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BECCS notches a big win

The Danish Energy Agency has announced a significant contract to turn the biomass plants from Danish power company Ørsted into carbon-negative solutions. The 430,000 tonnes per year of carbon captured will be super-expensive, and the system will be paid for via a unique combination of subsidies from both the Danish government and Microsoft. But thanks to unique circumstances available in Denmark, the project likely pencils out fairly well.

Here are the basics: Ørsted has already undertaken a project to convert existing coal capacity to biomass, with an expectation to be coal-free next year. The current carbon capture agreement focuses on two facilities: a wood chip-fired Asnæs Power Station, and the straw-fired Avedøre Power Station. The Avedøre plant has a capacity of 585 MW, and an impressive efficiency of 49%, so we can assume it puts out about 0.6 kg CO2 per kWh produced. If we assume the plant has a capacity factor of 50% (a rough estimate), the plant emits about 1.5 MT of CO2 per year. The capture agreement covers about 10% of these emissions. According to the press release, the Asnæs Power Station converts about 200,000 tonnes of wood chips per year, which at a rate of 1.8 tonnes CO2/tonne wood would lead to 360,000 tonnes CO2 emissions per year. The Asnæs project would capture almost 80% from this source.

The cost of the project is significant for a point source capture project, though small compared with direct air capture. The project uses amine capture plants from Aker, who has published that the capex for their systems range from $30-45/tonne, with opex another $15-55/tonne. That's a pretty big range, so I will assume the combined costs for an operation of this size are about $60/tonne.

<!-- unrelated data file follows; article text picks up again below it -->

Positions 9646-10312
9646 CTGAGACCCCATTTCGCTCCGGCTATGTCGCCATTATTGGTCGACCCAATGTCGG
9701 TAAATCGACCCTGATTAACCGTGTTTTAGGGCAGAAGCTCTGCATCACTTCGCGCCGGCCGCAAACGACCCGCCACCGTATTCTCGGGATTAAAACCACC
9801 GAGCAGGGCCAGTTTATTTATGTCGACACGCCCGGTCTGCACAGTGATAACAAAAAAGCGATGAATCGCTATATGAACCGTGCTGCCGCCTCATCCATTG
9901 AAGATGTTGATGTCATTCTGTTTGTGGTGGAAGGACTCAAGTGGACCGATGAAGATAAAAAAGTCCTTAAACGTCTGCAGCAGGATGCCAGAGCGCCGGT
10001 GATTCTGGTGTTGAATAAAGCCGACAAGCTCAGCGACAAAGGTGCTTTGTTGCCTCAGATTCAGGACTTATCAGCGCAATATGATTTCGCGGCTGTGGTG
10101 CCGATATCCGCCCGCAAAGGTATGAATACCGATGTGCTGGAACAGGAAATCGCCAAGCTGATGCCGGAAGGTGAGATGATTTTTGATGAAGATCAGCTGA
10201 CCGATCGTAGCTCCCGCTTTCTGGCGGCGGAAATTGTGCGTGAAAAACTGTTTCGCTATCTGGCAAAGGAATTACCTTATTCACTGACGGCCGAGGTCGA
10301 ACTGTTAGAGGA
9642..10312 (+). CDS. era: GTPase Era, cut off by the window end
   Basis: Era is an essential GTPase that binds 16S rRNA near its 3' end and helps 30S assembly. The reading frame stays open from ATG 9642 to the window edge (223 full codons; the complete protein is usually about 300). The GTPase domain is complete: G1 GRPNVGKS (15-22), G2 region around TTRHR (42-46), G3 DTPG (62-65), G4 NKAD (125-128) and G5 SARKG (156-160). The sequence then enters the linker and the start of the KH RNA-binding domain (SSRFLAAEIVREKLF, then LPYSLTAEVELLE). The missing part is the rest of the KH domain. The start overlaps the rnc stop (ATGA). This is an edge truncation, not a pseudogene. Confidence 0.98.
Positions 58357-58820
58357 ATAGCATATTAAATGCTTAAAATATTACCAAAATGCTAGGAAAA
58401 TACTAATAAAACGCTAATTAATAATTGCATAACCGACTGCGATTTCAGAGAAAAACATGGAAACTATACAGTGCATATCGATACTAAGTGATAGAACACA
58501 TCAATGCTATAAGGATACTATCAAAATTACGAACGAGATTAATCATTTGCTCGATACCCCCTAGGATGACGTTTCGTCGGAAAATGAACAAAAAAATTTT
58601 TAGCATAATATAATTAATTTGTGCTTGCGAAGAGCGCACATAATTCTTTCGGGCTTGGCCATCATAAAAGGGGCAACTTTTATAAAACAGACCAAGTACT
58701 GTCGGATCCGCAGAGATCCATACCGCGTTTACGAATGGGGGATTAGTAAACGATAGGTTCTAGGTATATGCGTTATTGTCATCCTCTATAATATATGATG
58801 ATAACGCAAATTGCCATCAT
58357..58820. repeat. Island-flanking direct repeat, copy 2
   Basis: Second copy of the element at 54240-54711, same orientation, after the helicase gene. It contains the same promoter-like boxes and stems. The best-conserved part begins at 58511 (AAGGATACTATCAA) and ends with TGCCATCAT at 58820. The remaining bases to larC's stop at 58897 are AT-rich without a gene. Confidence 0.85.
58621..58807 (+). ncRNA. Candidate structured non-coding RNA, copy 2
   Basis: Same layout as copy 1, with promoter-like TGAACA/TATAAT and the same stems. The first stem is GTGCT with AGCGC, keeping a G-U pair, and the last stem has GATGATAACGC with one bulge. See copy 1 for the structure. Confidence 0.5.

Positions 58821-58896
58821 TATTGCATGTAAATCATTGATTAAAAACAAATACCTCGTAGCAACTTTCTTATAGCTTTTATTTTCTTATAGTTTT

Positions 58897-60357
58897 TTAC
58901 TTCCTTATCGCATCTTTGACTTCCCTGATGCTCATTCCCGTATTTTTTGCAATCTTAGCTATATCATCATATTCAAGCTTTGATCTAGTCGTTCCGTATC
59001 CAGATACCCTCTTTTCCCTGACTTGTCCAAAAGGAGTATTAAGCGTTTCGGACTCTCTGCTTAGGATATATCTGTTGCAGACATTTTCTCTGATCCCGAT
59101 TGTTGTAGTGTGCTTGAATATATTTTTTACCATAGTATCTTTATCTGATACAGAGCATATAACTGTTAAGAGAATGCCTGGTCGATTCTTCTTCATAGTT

To this we must add the cost of transport. The project will build a shipping terminal at the Asnæs Power, and will truck CO2 from Avedøre until a pipeline can be built. From Asnæs, the pipeline will load CO2 onto ships owned by Northern Lights for storage underneath the North Sea off the cost of Norway The estimated cost of such shipment and storage is $35-$65/tonne, and will likely be on the high end of this range given the small initial volumes The total cost of the effort will thus be over $120/tonne, likely still higher when the cost of pipelines are considered. This is more than the cost of carbon credits in Europe today, and very likely more than their price tomorrow as well.

As a demonstration project, however, this is not bad. The government of Denmark is subsidizing the project for 20 years, with the hopes of building a large shipping terminal for CO2, channeling much of Europe's emissions to Iceland in this way. Some of the subsidy pays back as a long term investment in jobs. Microsoft has stepped in with purchase promises for 250 kT of CO2 per year for the first 11 years, amounting to about 60% of the project's nameplate production (though likely more at the outset). It is not clear what price Microsoft is paying for participation, but they have been willing to shoulder large costs for carbon credits in other projects.

Why was the subsidy of Ørsted successful when a similar project from Drax in the UK failed? Obviously a lot of this is speculation, but Ørsted has a number of advantages that Drax does not:

  • The straw that fuels Avedøre is locally sourced, such that the effort can reasonably secure the support of the agricultural community. For Drax, all of the wood chips would have come from overseas.

  • The long term opportunity to build a CO2 shipment terminal provides a payback to the Danish people from handling the rest of continental Europe's emissions. This additional revenue stream is obviously not available in the UK.

  • Microsoft's willingness to off-take a large fraction of the CO2 provides not just cost savings, but political cover.

The hope of the industry is that the next round of BECCS plants will be cheaper still. Obviously Aker and Northern Lights will be able to make their respective technologies cheaper with scale, perhaps bringing costs down to $70-80/tonne over time. This is still quite a lot of money, and more expensive than similar CO2 storage projects in the US (which benefit from cheaper transport costs). But Europe appears willing to pay, so this project offers a first peek at what may be Europe's CO2 capture future.

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